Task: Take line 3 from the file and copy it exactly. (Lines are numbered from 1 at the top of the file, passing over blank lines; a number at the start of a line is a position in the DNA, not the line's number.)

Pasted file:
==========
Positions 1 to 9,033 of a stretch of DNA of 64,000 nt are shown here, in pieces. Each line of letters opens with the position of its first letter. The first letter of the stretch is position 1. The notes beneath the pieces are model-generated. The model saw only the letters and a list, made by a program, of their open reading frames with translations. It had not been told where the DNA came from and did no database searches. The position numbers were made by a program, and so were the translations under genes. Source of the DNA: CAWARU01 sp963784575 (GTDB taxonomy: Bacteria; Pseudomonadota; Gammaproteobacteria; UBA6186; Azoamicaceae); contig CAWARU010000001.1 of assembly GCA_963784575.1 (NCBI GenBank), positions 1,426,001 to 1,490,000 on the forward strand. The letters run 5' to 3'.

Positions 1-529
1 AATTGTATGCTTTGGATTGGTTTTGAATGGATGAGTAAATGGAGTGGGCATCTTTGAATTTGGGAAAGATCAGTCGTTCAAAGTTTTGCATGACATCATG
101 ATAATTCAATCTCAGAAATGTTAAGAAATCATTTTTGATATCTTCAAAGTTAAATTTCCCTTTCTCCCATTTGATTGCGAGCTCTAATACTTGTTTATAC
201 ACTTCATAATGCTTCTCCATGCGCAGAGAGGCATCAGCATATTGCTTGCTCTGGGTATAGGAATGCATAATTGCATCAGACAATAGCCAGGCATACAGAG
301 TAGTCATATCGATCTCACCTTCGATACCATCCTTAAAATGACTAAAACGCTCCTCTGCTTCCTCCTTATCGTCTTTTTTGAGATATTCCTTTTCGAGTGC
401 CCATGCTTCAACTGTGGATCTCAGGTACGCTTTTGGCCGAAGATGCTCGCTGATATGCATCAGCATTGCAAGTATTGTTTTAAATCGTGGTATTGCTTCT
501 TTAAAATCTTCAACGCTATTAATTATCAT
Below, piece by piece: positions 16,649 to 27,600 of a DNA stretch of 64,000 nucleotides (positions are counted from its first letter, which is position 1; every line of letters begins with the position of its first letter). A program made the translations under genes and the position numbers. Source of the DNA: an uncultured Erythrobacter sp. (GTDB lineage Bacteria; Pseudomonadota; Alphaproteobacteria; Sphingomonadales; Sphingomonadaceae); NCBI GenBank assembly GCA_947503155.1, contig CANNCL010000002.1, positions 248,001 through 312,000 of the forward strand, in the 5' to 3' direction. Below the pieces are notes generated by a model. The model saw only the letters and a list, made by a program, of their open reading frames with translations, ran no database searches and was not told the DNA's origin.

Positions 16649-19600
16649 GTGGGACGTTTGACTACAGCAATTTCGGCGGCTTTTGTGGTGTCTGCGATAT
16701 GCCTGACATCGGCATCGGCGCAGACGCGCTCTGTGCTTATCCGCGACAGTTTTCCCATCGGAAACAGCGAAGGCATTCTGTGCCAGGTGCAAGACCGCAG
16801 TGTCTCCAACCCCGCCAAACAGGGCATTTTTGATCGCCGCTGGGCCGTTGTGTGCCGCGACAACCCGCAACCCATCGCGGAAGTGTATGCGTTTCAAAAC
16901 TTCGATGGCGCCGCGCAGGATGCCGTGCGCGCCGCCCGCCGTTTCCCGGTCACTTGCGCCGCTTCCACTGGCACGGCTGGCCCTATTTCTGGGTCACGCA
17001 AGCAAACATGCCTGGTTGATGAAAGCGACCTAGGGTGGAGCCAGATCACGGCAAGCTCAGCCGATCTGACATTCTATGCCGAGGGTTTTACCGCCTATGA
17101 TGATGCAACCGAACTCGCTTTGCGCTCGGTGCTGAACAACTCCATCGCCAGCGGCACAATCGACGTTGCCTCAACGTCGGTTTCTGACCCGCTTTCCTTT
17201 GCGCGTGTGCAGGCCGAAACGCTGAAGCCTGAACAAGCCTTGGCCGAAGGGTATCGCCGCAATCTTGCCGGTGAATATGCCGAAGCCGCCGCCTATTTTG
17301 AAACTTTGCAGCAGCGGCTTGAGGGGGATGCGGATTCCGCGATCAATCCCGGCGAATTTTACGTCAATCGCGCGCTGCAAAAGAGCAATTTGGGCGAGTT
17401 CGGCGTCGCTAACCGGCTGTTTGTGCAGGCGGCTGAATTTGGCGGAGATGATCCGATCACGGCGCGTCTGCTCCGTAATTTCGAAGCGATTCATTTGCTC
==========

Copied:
1 AATTGTATGCTTTGGATTGGTTTTGAATGGATGAGTAAATGGAGTGGGCATCTTTGAATTTGGGAAAGATCAGTCGTTCAAAGTTTTGCATGACATCATG